28 November, 2002
Battle of the Beanfield: incident near Stonehenge on BBC Radio4
You might be interested to know that I’ve contributed to a Radio 4 program recently on the Battle of the Beanfield. It is part of the ‘In living memory’ series that has started on wednesday mornings.
Glad some caught the Radio 4 prog. I helped with background material, notes, videos, interviews etc. They were with me for 2 – 3 hours of interview, and I only got a very short mention. That’s ok, except I went off at length about how it was ‘different’ for many of us, other than the way it came out. Still, that’s editing and the BBC for you ….!
I think they misunderstood a fair chunk of our motives though. So much was about pagans etc…. There are not that many Pagan travellers, festival goers etc…. They did not arrest 420 pagans! but so many of us are about ‘gathering’, so would like that to have been better covered.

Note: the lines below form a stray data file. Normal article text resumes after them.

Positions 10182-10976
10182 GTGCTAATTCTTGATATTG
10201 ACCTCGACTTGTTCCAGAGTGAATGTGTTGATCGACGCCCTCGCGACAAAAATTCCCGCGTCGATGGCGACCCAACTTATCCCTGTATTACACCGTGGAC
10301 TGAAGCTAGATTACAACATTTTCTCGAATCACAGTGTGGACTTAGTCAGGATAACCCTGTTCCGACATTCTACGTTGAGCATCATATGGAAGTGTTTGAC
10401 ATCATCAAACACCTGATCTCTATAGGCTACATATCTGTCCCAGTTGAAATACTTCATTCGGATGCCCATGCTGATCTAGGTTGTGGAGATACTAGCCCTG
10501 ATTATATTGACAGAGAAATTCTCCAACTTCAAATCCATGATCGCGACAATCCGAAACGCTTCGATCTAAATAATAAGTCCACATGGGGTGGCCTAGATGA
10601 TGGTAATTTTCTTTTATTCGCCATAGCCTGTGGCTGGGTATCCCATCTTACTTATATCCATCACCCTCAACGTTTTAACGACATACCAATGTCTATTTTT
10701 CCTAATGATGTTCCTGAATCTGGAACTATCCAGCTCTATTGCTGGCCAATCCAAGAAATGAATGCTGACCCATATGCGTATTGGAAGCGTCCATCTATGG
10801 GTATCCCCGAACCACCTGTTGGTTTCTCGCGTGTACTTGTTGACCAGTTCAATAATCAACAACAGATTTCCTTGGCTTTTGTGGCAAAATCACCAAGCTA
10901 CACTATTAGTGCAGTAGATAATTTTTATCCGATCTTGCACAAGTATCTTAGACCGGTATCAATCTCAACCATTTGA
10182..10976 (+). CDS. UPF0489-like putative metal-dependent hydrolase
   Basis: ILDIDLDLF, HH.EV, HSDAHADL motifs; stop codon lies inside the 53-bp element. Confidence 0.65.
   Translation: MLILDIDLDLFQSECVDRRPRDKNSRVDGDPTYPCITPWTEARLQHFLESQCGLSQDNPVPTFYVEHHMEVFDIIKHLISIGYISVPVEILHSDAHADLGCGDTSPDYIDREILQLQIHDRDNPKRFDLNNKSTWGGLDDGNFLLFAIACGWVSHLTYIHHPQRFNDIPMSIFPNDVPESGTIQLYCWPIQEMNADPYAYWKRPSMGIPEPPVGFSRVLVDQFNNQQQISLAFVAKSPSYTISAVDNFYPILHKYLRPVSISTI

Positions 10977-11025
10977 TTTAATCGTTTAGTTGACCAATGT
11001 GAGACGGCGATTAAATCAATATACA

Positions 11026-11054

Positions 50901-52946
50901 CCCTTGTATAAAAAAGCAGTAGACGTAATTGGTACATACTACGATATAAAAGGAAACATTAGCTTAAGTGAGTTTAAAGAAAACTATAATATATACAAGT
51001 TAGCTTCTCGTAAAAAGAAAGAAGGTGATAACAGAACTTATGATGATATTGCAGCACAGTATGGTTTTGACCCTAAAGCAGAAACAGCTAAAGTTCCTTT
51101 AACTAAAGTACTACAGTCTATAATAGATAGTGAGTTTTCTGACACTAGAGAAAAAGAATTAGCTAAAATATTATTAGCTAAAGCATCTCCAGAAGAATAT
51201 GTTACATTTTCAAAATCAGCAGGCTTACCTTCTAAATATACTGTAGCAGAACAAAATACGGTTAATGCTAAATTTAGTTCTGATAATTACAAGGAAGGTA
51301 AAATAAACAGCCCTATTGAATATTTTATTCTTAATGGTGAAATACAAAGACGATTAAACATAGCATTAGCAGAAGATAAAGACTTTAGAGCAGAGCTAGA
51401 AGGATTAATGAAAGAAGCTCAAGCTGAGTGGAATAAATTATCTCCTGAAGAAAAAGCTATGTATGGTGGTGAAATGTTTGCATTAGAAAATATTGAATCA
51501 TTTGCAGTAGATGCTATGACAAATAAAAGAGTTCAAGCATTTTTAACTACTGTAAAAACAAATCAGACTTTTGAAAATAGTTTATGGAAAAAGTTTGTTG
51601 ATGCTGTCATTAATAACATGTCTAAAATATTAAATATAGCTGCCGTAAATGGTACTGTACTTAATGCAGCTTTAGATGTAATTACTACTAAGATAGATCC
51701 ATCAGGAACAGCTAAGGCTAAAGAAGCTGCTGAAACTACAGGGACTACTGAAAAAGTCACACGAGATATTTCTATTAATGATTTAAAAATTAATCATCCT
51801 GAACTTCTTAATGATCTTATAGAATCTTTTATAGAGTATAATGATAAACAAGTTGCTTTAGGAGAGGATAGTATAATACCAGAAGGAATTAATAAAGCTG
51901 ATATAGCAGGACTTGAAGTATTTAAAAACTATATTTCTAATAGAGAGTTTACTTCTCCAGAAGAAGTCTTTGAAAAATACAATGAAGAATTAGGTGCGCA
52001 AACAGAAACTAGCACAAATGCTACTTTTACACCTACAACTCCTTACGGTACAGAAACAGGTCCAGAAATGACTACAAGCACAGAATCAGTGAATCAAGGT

Still, ’twas worth doing. I’ve not forgotten that day, and hope the world doesn’t.
Here is the link to play the mp3 I’ve made from the program [on the stonehengeentertainmentsdiscussion group site
“THE BATTLE OF THE BEANFIELD – Radio4”
The show on the Beanfield, events back in 1985 was Transmitted yesterday:
BBC Radio4 on the 27th Novemeber at 11.00am.
You might find it interesting. Below are a shed-load of links, that informs the background to these events.
an earlier entry on blog at:
and the festival in particular:
For further background on all this, check out:
The story so far – history in context
http://tash.gn.apc.org/history.htm & http://tash.gn.apc.org/history.pdf
summary of beanfield bit
My ‘cell notes’
Photo-gallery of the day in field
diary I kept of my operations later year
Assorted legal hassle, [for context]
So much more on my main website at: http://tash.gn.apc.org since this was not an ‘isolated incident!’